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Feather picking

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Feather picking

Postby Imgram44 » Mon Jun 10, 2019 5:28 am

I have a Senegal that picks her feathers. This started when her green cheek companion died. I bought a parakeet for her which she ignores. What else can I do to help her? I have tried different diets to no avail.
Gender: This parrot forum member is female
Posts: 1
Number of Birds Owned: 3
Types of Birds Owned: Yellow nape amazon; senegal; parakeet
Flight: No

Re: Feather picking

Postby Pajarita » Mon Jun 10, 2019 9:05 am

Hi, Imgram and friends (no names?) Maybe you should have posted this in the Health forum but it doesn't matter, we will reply here anyway. I have a male senegal that plucks for the same reason. He lost his second mate in two years (she was a very old, wild caught Nanday with advanced liver damage from many years of bad diet) and he just couldn't cope with it. He has gotten better but he still plucks because his new companion, a female senegal, tolerates him but doesn't really love him so she doesn't preen him. Now, Sweetpea is NOT people friendly (took 3.5 years for him to stop attacking me at every chance he got and 2 more after that for him to stop completely) so the loss of his mate meant loneliness and, because he doesn't allow people to touch him, reduced oxytocin (the love hormones) which, in turn, makes him depressed - hence: plucking.

There are several factors that affect their mental wellbeing, diet being only one of them and the others being light schedule and quality and one-on-one and out-of-cage time (with flying included, of course!). I don't know which diet you decided on after trying three different ones but, in order for a diet to start 'working' you need to give it time because the body doesn't 'bounce back' in a matter of a couple of weeks or even a couple of months. It has taken me up to two years of a good diet to start really seeing big progress in a bird's body. Going by my research of 25 years into their natural diets and my personal experience with many birds (in the hundreds - I used to run a rescue) and, in particular, with 6 senegals, I have decided on gloop and raw produce for breakfast (at dawn) and all day picking and, for dinner (at dusk), a measured portion (heaping tablespoon) of a good quality cockatiel seed mix (one that doesn't have too many sunflowers seeds and where these are all striped ones) with some nuts (I vary them but to give you an idea, right now, they are getting half an English walnut and either a small almond or a small pecan).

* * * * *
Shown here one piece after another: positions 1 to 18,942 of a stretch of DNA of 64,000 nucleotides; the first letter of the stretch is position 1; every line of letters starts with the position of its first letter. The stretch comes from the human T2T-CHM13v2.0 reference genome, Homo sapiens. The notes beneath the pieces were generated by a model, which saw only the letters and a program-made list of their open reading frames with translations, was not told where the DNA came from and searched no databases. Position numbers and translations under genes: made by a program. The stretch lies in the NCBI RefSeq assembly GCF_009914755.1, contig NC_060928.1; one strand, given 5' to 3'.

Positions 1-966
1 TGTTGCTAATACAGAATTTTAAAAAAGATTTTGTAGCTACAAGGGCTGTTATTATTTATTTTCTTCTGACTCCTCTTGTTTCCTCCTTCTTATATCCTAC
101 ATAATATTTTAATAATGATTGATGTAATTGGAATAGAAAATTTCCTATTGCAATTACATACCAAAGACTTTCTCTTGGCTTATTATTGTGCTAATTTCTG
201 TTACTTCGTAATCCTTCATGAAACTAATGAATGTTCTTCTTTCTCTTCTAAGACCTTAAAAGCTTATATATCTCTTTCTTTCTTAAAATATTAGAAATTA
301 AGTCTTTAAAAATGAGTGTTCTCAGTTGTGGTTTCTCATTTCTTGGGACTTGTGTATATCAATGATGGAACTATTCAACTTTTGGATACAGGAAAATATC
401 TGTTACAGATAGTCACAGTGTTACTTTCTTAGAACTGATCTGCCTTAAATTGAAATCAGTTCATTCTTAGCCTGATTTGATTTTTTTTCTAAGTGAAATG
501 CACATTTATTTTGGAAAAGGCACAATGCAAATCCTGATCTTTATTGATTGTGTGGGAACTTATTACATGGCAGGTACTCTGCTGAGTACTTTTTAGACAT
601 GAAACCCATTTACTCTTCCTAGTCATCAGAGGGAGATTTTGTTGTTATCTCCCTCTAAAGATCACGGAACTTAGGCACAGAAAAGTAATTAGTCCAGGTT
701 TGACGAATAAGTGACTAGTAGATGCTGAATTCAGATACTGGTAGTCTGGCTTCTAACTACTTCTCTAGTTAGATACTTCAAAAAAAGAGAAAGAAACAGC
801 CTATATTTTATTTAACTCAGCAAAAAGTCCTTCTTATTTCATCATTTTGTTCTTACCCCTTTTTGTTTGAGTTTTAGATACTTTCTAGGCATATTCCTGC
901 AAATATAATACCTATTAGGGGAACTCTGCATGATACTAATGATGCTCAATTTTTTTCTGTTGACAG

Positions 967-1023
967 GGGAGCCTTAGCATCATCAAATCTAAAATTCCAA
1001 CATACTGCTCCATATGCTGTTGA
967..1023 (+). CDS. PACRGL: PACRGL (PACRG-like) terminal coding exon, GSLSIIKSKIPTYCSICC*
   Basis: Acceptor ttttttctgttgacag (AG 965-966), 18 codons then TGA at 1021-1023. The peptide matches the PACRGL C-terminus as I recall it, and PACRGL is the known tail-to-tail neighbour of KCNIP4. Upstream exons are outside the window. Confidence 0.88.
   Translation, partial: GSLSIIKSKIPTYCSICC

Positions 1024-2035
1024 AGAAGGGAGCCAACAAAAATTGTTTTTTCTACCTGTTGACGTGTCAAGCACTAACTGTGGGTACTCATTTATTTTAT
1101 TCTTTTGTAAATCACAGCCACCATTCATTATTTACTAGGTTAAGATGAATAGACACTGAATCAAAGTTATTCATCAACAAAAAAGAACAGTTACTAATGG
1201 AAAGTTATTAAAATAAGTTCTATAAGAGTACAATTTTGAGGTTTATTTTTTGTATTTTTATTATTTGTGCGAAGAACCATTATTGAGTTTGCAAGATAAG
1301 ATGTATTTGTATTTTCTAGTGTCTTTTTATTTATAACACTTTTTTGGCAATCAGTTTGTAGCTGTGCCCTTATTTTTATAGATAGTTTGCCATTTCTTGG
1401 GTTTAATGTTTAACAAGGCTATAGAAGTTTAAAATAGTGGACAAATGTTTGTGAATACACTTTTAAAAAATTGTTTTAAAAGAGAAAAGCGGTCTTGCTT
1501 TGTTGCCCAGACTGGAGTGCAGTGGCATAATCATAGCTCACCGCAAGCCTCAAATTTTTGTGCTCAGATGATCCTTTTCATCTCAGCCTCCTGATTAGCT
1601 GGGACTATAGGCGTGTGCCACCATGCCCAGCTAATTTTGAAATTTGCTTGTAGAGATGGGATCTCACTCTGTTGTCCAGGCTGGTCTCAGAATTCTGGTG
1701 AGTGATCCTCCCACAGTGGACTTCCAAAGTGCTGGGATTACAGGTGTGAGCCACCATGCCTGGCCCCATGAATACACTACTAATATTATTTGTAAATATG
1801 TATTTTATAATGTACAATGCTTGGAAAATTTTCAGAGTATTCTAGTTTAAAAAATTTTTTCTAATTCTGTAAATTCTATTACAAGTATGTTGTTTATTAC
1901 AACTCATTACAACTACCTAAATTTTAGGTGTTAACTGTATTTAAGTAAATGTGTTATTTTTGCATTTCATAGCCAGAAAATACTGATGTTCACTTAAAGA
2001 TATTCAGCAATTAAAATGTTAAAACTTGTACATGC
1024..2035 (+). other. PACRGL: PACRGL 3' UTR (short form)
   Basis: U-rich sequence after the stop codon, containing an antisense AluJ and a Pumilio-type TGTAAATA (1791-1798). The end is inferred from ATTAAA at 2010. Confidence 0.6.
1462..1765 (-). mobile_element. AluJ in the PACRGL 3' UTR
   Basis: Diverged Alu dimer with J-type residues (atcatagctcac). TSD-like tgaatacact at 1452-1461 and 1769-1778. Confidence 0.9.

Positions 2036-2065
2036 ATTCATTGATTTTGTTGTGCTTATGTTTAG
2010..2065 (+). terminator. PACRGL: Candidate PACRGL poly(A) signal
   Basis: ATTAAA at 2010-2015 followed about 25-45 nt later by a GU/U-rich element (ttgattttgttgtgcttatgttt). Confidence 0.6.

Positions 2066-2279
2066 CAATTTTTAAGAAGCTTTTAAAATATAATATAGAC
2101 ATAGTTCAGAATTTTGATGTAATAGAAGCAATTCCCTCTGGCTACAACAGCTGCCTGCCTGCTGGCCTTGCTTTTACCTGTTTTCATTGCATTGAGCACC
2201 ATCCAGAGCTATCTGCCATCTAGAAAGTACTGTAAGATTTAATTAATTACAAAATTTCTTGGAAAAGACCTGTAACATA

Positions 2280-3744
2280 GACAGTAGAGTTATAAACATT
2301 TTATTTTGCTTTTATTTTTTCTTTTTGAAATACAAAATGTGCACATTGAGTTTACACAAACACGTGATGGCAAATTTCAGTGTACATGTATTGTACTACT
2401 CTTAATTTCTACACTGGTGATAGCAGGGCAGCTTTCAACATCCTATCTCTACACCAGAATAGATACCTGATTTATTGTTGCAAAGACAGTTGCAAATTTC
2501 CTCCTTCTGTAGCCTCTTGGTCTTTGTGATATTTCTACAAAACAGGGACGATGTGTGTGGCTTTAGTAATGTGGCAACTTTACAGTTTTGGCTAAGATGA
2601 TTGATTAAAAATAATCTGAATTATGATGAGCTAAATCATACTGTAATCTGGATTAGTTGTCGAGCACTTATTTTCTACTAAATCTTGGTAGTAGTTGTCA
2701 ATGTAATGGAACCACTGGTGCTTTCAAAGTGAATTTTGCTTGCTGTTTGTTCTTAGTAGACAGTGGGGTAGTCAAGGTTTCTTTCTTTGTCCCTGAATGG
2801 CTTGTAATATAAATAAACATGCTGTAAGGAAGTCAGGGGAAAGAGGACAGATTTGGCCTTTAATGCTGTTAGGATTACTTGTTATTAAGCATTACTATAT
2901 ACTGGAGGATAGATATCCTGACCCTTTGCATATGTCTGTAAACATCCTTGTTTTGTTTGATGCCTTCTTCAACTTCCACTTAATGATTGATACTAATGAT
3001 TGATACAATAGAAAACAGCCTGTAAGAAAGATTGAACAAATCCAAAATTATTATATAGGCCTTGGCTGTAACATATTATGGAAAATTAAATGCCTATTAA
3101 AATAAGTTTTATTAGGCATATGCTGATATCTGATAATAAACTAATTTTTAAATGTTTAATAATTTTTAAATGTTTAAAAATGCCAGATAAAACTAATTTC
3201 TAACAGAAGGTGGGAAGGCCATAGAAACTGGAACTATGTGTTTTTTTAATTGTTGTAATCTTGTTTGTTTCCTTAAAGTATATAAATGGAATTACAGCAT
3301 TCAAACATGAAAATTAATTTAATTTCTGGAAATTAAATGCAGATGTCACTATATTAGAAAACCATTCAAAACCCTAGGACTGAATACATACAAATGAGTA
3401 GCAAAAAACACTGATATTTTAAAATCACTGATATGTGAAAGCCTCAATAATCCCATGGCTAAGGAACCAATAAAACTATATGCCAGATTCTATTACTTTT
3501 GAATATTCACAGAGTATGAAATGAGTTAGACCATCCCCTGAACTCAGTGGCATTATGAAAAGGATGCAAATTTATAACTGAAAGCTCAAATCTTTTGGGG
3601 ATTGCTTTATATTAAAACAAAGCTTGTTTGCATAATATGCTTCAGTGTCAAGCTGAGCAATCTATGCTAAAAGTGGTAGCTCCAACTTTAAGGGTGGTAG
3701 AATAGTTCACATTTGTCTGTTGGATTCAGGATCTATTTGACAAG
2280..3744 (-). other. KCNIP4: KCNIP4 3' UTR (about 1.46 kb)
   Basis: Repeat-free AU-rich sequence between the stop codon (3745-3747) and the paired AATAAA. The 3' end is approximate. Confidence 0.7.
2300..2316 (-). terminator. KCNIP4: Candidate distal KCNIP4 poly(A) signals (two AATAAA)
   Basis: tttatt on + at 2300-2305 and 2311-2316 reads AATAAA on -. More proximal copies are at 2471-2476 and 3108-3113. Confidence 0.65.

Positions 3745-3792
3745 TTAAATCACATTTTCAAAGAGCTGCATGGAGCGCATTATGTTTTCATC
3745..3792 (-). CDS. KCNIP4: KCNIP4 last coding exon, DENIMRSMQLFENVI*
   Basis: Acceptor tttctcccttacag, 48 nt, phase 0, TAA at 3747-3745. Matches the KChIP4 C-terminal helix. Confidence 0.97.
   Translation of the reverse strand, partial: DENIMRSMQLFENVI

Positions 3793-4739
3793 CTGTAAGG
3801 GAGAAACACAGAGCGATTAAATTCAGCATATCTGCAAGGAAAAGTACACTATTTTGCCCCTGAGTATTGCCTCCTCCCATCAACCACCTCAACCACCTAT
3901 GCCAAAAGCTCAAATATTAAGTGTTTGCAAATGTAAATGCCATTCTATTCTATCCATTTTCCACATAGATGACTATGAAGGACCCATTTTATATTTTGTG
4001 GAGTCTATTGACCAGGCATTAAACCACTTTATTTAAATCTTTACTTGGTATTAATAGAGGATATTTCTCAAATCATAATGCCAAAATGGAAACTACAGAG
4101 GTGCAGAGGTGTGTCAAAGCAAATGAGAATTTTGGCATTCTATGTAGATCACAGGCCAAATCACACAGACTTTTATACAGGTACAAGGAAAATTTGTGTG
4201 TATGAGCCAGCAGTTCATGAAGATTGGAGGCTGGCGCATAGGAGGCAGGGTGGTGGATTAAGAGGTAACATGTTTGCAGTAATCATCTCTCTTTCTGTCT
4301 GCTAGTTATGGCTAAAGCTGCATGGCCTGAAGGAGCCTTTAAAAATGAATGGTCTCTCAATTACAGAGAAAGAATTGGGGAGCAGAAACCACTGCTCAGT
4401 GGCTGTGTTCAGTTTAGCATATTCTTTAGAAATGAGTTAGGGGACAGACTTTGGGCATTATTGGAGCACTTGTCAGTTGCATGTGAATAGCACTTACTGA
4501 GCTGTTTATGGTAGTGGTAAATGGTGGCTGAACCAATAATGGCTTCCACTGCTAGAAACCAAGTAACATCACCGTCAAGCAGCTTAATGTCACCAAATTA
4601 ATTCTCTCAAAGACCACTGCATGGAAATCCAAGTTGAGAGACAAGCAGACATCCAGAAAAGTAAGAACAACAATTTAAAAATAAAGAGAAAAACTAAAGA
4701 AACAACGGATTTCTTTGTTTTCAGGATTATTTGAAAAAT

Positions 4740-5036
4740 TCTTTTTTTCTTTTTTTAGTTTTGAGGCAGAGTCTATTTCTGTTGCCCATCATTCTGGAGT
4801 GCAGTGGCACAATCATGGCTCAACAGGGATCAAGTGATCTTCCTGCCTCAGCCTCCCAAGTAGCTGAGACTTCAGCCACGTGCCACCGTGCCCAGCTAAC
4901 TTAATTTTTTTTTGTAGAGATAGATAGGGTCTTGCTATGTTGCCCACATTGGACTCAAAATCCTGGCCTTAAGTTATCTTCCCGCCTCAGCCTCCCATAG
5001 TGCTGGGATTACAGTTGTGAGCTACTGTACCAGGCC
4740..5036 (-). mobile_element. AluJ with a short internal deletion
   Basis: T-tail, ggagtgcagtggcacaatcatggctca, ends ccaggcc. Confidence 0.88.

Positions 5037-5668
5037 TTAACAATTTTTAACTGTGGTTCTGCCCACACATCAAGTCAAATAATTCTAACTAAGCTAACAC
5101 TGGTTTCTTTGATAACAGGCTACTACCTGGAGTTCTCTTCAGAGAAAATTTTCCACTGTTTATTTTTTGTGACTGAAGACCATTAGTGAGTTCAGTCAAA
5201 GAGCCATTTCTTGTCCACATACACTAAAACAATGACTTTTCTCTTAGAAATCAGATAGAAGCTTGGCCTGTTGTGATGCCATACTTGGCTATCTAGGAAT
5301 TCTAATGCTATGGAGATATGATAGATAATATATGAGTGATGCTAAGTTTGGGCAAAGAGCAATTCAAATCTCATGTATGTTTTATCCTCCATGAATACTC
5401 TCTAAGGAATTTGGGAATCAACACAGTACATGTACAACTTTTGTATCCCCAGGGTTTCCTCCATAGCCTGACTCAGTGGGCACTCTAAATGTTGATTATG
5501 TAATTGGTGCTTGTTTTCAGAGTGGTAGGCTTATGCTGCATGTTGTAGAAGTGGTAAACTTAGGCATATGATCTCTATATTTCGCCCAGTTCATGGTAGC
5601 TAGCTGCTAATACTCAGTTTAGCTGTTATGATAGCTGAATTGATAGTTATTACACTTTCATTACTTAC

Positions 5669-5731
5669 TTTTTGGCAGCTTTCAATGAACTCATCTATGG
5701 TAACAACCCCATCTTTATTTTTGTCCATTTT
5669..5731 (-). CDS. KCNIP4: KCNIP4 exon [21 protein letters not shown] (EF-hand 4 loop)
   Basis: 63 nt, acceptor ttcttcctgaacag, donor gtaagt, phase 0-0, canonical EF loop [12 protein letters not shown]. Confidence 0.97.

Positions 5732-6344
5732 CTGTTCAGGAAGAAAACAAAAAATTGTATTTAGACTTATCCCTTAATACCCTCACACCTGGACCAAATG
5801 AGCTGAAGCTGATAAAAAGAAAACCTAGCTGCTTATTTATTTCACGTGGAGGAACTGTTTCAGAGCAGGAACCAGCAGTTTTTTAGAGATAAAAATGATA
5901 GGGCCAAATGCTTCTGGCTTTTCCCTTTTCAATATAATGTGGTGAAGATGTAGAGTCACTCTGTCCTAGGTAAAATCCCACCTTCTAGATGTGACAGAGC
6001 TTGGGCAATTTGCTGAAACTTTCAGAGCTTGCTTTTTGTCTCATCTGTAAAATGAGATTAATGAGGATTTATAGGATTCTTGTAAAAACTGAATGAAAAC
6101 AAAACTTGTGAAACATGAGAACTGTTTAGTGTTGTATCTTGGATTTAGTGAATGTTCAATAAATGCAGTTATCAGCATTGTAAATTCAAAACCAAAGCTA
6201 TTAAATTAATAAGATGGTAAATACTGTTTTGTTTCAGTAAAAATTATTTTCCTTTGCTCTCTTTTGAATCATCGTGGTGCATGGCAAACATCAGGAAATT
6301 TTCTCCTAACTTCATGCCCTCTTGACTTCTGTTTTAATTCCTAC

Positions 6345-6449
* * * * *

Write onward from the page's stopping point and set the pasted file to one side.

Light schedule is VERY important because the wrong one causes their endocrine system to become out of whack (birds being all photoperiodic) and makes them overly hormonal which means not only constant sexual frustration but also chronic physical discomfort if not outright pain (please research avian photoperiodism, avian endocrine and reproductive systems) so a strict solar schedule with full exposure to dawn and dusk (at least, 1.5 hour for each event) is essential for their health and emotional wellbeing.

Then we have light quality. Birds need good light and that means a full spectrum (NEVER an UV light!) with the right specifications (CRI 93+, Ktemp 5000). The reason for the good light is not only for their vision (birds being the most vision-dependent of ALL the vertebrates) but also because it affects their endocrine system by promoting the production of the good hormones (the 'happy' ones : serotonin, endorphins, dopamine).

Finally, we have the 'love or cuddle' hormone: oxytocin - which I firmly believe (this is one of what I call my 'off the wall' theories which basically means that there are no studies done on parrots about it but which I have come to believe from extrapolation of other studies and personal experience and observation) parrots need in larger doses than other social animals. And this is where the one-on-one time comes... Senegals bond very deeply and need a lot of 'company' and love. Whether the bond is to another bird or to their human, it's a strong and very needy one so, if the bird doesn't have a mate, it needs many hours of 'company' - and the reason why I put it in quotation marks is that the actual interaction varies with the bird but, in my personal experience, senegals don't really require a whole lot of work when it comes to this, they seem to be satisfied with just perching on your shoulder or some other part of your body (my Zoey Senegal is on my right knee, where she usually perches when I am on the computer) and as long as you talk to them and give their heads a little scratch every now and then, they are happy so, in truth, although it's time consuming and one needs to make the time for them, it's not really onerous. But they all seem to need a lot of out-of-cage time which, of course, needs to include flight time because flight is the ONLY way nature gave them to dissipate bad hormones (stress and sexual) and also because they enjoy flying just for the fun of it. My senegals zoom from one end of the house to the other without any other apparent reason or objective than they flight itself.

I hope that I was able to offer some help with your problem and, please, let me know if there is anything you need to be further clarified or if you have any doubts.
Norwegian Blue
Gender: This parrot forum member is female
Posts: 17889
Location: NE New Jersey
Number of Birds Owned: 30
Types of Birds Owned: Toos, grays, zons, canaries, finches, cardinals, senegals, jardine, redbelly, sun conure, button quail, GCC, PFC, lovebirds
Flight: Yes

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